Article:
By Shezna Shums
The death toll following the rains and floods is continuing to increase with recent statistics showing a total of 17 deaths so far with 11 people injured and two persons still missing.
According to statistics provided by the Disaster Management Centre the number of IDP camps has reduced due to many families returning to their homes or going to live with relatives.The total number of affected persons still remains over one million with the Disaster Management Centre records showing a total of 1, 246, 383 persons affected from 333, 383 families.The number of IDP camps has reduced over the last few days with 545 camps currently providing shelter to 121, 035 persons from a total of 33, 460 families.
To date the number of houses that are fully damaged is 3, 663 with 23, 653 houses partially damaged.Some of the families living in the IDP camps had been there since the first week of January with the first spell of rains and landslides.The situation report from the DMC shows that several roads are still under water with some roads closed temporarily due to the possibility of landslides. The sluice gates of several tanks and reservoirs had to be opened to release excess water to avert the threat of their bunds breaching.
Several agricultural lands located close to these tanks and reservoirs were inundated due to the flow of excess water causing severe damage to paddy as well other agricultural crops.The National Building Research Organisation is closely monitoring the areas of Badulla and Nuwara Eliya as there a possibility of landslides. During the rains NBRO officials monitored several landslide prone areas and were struggling to cope with the need for increased investigations in several districts.
The Asian Development Bank has said that Asia must prepare for millions of people who flee their homes to safer havens within countries and across borders as weather patterns become more extreme.
Hoarders and black marketers beware!
By Shezna Shums
The Ministry of Cooperatives and Internal Trade issued a statement warning all rice traders to continue selling their stocks of rice within the price limit set by the Consumer Affairs Authority.
Chairman, Consumer Affairs Authority, Rumy Marzook issued a statement stating that rice traders who increase the price of rice or are found to be hoarding rice stocks will be fined if caught.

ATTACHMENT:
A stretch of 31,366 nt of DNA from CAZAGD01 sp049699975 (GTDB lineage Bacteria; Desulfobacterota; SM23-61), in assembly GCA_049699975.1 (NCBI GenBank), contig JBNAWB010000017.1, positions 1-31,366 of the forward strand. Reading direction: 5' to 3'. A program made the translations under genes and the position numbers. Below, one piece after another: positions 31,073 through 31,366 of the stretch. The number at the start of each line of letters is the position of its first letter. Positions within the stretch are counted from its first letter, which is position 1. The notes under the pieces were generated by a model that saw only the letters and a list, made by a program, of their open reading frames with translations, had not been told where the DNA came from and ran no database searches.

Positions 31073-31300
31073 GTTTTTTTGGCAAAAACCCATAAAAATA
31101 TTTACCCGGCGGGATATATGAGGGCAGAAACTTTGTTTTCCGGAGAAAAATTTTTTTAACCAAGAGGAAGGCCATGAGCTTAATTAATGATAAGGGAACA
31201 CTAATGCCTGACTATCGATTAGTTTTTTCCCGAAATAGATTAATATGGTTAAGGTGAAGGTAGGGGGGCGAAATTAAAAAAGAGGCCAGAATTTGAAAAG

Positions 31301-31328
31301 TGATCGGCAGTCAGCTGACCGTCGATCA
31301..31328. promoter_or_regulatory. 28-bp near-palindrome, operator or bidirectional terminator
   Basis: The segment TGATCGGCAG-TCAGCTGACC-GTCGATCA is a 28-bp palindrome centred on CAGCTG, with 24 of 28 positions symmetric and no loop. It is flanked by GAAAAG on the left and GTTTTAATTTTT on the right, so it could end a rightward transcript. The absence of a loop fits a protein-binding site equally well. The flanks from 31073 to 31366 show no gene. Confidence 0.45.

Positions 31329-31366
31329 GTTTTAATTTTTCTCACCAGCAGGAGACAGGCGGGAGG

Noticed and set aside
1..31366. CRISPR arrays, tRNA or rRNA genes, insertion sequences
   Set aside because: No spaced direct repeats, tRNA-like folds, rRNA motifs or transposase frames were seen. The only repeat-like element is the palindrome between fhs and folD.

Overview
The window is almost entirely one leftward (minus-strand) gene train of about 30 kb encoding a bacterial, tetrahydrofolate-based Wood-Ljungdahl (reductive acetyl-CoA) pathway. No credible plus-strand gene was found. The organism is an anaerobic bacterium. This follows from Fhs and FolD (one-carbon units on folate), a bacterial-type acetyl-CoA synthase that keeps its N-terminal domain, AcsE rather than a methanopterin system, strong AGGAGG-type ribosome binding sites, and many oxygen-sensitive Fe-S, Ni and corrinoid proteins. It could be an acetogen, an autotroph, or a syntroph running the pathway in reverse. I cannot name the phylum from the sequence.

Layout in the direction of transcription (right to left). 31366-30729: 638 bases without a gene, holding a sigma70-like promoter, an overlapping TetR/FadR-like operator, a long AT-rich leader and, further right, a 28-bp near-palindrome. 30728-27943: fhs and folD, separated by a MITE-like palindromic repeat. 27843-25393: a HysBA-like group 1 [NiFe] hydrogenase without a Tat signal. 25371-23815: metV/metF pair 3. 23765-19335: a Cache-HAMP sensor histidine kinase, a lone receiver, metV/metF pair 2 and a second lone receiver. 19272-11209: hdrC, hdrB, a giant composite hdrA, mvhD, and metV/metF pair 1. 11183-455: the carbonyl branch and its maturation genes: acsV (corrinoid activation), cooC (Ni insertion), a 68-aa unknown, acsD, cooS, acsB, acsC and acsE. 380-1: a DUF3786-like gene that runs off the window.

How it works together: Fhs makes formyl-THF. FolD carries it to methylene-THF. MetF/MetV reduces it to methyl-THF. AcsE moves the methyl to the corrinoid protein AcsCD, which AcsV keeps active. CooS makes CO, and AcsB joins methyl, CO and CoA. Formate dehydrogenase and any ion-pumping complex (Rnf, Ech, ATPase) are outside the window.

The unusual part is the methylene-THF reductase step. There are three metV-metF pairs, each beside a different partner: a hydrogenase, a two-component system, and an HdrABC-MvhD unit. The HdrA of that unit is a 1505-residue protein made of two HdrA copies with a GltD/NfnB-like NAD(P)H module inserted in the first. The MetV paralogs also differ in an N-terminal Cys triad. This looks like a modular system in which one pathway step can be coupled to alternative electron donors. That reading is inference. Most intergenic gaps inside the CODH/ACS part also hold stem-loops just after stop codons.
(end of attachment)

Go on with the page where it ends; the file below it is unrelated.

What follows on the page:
The price of a kilo of Samba is Rs. 70 and a kilo of Nadu, Red Kekulu and White Kekulu costs Rs. 60 in the market according to the CAA.
The CAA will carry out raids to nab traders who overprice rice or hoard stocks stated a CAA statement.
The Ministry of Cooperatives and Internal Trade urges traders not to cause fear and difficulty to the public at a time when things are already bad.
Chairman, CAA, Rumy Marzook in statement made last Wednesday referred to the possibility of rice traders cheating the public following the damage caused to paddy crops by the recent rains. As of yesterday no trader had been fined for either increasing the price of rice or hoarding rice stocks.
IFRC warns of funding gap as fresh flooding affects more than 1 million people
The International Federation of Red Cross and Red Crescent Societies (IFRC) has warned that it remains extremely concerned about the humanitarian impact of the recent flooding that has brought devastation and chaos to the eastern, northern and central provinces of Sri Lanka. Heavy monsoon rains have affected more than 1.2 million people in recent days causing the displacement of over 300,000 people from their homes.
As the situation worsens, only 17% of the IFRC’s 4.6 million Swiss francs (4.8 million USD, 3.5 million Euros) emergency appeal for the floods has been met.
“This is the third successive wave of flooding since December. We’ve have had severe rains for at least 48 hours and many of the same families have been hit repeatedly. Conditions are intolerable; we urgently need donors to step forward so that we can purchase relief materials,” says Bob McKerrow, head of delegation for the IFRC in Sri Lanka.
18 of Sri Lanka’s 25 districts have been affected in what people describe as the worst floods in the past 100 years. The worst affected districts are Trincomalee, Batticaloa, Polonnaruwa and Ampara. Several reservoirs have overflowed causing extensive flooding of downstream villages with over 15,000 homes reportedly damaged or destroyed.
Displaced families are being housed in more than 744 temporary evacuation centres established by the government in 11 districts across the island. An estimated 300,000 hectares of rice paddy has been destroyed prompting fears of price hikes in the country’s staple food. During the last three months the Sri Lanka Red Cross Society (SLRCS) has assisted more than 800,000 people. Thousands of Red Cross volunteers have been involved in relief efforts, distributing clothes, mosquito nets, bed sheets, sleeping mats, kaftans, tarpaulins and safe drinking water to affected people. “It’s crucial that we provide these relief items to these people so that they do not become vulnerable to other diseases that could arise after a flood situation like this”, says Sri Lanka Red Cross director general, Tissa Abeywickrama. The IFRC’s emergency appeal aims to support the Sri Lanka Red Cross’s emergency response and recovery effort with hopes to reach 75,000 families.